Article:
Objective: We tested a novel intervention for reducing demand for ineffective health remedies. The intervention aimed to empower participants to overcome the illusion of causality, which otherwise drives erroneous perceptions regarding remedy efficacy. Design: A laboratory experiment adopted a between-participants design with six conditions that varied the amount of information available to participants (N = 245). The control condition received a basic refutation of multivitamin efficacy, whereas the principal intervention condition received a full contingency table specifying the number of people reporting a benefit vs. no benefit from both the product and placebo, plus an alternate causal explanation for inefficacy over placebo. Main outcome measures: We measured participants’ willingness to pay (WTP) for multivitamin products using two incentivized experimental auctions. General attitudes towards health supplements were assessed as a moderator of WTP. We tested generalization using ratings of the importance of clinical-trial results for making future health purchases. Results: Our principal intervention significantly reduced participants’ WTP for multivitamins (by 23%) and increased their recognition of the importance of clinical-trial results. Conclusion: We found evidence that communicating a simplified full- contingency table and an alternate causal explanation may help reduce demand for ineffective health remedies by countering the illusion of causality.
My latest paper “Functional similarities and differences between the coding of positional information in verbal and spatial short-term order memory” has just been accepted for publication in Memory. The abstract for the paper is below:
Temporal grouping effects in verbal and spatial serial recall suggest that the representation of serial order in verbal and spatial short-term memory (STM) incorporates positional information. However, not all effects of grouping are created equal in the verbal and spatial domains. Although grouping a sequence of verbal items engenders an increase in between-group transpositions that maintain their within-group position, grouping a sequence of spatial items does not engender an increase in these so-called interposition errors. Here I present experimental and computational modeling evidence which suggests that positional information is represented in subtly different ways in verbal and spatial STM. Specifically, the findings indicate that in verbal STM, groups are coded for their position in a sequence and items are coded for their position in a group. By contrast, in spatial STM groups are coded for their position in a sequence, but items are coded for their position in a sequence, rather than in a group. Findings support the notion that positional information in verbal and spatial STM is represented by modality-specific mechanisms rather than a domain-general system.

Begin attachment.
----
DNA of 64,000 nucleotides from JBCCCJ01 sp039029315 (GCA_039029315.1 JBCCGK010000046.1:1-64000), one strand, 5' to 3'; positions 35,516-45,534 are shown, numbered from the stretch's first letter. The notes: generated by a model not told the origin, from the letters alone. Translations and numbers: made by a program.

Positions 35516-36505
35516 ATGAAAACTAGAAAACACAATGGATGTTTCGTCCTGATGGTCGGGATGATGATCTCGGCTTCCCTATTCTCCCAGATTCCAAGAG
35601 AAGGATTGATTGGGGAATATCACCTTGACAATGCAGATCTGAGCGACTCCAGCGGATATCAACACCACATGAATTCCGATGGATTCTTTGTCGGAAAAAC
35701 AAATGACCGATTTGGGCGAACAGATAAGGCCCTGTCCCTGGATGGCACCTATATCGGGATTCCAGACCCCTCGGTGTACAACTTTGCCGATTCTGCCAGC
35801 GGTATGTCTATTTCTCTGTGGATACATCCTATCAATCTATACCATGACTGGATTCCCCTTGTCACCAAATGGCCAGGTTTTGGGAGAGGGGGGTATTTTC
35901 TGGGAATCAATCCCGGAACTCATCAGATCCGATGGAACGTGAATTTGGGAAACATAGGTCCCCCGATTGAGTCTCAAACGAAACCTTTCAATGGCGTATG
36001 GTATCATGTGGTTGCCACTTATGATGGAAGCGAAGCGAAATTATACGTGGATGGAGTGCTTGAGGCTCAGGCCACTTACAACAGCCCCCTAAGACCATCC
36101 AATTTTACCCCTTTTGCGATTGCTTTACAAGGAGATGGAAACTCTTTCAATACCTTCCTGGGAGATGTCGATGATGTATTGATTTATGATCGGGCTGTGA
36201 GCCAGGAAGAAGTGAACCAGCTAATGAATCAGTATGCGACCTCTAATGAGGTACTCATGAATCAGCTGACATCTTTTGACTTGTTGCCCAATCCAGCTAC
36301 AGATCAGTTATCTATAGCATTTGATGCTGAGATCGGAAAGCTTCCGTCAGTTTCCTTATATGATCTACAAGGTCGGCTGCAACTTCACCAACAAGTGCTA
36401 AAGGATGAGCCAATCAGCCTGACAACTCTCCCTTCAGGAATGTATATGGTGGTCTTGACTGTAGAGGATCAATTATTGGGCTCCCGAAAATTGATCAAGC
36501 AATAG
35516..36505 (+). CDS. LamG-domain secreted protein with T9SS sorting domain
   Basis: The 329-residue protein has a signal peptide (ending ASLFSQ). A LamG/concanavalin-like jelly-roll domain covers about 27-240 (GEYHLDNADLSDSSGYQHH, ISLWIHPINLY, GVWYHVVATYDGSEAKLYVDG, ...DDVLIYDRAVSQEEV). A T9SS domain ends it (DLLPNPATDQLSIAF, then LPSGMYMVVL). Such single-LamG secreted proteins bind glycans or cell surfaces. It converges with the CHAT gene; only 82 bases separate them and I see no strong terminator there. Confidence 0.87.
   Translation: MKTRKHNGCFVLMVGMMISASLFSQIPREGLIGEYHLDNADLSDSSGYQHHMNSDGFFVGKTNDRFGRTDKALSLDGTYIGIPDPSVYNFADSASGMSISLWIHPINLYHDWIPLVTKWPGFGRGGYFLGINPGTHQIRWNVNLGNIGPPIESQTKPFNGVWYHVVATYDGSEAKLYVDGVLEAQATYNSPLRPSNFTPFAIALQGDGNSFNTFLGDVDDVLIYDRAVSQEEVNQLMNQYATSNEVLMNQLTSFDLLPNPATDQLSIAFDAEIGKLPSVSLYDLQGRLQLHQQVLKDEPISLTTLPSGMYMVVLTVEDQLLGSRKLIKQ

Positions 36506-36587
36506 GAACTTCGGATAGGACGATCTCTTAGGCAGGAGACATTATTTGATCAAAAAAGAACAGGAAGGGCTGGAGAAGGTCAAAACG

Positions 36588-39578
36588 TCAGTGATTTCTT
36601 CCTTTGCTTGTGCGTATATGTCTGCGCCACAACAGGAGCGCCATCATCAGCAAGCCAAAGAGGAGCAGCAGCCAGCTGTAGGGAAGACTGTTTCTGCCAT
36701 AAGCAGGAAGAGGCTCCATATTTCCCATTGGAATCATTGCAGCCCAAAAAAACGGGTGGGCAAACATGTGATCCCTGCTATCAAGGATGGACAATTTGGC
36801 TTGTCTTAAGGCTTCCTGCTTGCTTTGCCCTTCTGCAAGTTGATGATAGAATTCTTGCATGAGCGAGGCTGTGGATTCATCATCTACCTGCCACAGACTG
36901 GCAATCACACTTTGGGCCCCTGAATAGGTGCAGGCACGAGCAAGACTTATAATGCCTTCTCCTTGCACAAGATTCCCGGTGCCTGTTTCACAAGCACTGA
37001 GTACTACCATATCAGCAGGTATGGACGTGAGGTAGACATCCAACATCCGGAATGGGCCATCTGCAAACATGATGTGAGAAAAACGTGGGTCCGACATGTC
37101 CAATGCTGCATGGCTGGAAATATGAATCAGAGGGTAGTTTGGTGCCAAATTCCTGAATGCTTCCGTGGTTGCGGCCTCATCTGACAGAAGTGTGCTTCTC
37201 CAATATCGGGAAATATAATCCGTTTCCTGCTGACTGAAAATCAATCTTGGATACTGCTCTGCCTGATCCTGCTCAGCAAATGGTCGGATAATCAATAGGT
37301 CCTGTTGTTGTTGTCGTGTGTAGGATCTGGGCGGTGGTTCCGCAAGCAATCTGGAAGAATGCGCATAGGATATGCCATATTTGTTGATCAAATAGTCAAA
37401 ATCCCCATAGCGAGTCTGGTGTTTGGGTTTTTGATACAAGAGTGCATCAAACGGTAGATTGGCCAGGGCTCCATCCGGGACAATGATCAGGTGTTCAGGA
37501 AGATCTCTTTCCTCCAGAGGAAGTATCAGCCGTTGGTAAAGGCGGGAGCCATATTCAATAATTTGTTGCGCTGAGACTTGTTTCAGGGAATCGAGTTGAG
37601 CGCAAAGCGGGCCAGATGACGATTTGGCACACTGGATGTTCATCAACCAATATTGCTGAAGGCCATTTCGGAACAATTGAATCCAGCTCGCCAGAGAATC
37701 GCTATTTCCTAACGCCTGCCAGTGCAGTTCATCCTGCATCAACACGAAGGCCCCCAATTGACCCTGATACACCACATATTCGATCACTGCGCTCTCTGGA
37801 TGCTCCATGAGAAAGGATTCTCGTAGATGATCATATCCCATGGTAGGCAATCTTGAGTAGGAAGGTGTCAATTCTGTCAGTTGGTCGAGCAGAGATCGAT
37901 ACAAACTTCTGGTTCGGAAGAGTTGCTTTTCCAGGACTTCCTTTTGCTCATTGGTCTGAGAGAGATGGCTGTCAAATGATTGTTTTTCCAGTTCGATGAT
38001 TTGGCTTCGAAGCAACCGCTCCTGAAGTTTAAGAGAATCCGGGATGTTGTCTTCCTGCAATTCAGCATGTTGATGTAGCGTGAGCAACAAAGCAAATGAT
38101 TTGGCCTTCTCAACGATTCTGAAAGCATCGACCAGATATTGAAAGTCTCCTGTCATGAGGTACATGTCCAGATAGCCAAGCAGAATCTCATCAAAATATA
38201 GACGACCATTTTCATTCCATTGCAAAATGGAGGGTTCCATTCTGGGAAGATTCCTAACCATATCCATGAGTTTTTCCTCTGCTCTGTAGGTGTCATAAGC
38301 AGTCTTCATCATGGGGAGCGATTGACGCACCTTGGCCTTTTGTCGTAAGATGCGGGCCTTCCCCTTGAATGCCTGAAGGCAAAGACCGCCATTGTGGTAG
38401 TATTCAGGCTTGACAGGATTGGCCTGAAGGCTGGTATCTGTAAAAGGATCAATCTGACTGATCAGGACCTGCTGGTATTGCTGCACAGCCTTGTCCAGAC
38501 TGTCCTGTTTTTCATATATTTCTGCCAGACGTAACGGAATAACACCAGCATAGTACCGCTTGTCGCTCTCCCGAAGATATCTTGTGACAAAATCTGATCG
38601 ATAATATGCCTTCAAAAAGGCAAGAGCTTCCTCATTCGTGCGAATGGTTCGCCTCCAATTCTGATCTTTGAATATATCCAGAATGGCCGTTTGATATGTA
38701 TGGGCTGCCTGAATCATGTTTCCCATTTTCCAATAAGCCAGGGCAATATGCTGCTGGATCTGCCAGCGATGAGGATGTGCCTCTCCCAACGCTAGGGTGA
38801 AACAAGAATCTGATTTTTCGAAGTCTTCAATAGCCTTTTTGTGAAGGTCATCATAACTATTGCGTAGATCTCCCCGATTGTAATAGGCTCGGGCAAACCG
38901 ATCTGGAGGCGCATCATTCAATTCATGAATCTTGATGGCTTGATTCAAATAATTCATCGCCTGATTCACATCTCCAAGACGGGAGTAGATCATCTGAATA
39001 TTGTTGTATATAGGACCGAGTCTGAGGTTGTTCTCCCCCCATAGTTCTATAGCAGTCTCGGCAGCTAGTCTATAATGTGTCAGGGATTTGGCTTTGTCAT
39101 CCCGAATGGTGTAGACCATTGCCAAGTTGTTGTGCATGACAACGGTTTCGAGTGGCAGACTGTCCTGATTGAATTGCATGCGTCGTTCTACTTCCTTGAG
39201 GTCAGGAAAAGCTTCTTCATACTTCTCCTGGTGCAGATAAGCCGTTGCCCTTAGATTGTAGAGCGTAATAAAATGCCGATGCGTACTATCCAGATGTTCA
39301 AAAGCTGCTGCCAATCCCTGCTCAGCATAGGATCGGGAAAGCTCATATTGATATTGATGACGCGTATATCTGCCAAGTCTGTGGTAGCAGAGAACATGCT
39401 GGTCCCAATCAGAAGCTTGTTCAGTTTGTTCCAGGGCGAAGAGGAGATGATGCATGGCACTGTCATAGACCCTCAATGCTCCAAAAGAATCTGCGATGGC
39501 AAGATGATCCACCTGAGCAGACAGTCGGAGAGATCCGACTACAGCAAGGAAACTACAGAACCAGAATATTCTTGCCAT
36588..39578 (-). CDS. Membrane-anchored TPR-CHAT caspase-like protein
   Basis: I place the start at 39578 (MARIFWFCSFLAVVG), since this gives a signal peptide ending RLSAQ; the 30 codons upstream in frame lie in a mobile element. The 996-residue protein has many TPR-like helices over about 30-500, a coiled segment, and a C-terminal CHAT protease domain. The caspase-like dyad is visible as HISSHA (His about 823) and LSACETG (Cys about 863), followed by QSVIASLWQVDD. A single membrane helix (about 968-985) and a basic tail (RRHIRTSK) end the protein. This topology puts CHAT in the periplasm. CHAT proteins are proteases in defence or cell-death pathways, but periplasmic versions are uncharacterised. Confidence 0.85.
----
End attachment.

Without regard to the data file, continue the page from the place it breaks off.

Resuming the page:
My latest paper with Susie Wang, Zoe Leviston, Carmen Lawrence, and Iain Walker “Emotions predict policy support: Why it matters how people feel about climate change” has just been published in Global Environmental Change. The abstract for the paper is below:
Current research shows that emotions can motivate climate engagement and action, but precisely how has received scant attention. We propose that strong emotional responses to climate change result from perceiving one’s “objects of care” as threatened by climate change, which motivates caring about climate change itself, and in turn predicts behaviour. In two studies, we find that climate scientists (N = 44) experience greater emotional intensity about climate change than do students (N = 94) and the general population (N = 205), and that patterns of emotional responses explain differences in support for climate change policy. Scientists tied their emotional responses to concern about consequences of climate change to future generations and the planet, as well as personal identities associated with responsibility to act. Our findings suggest that “objects of care” that link people to climate change may be crucial to understanding why some people feel more strongly about the issue than others, and how emotions can prompt action.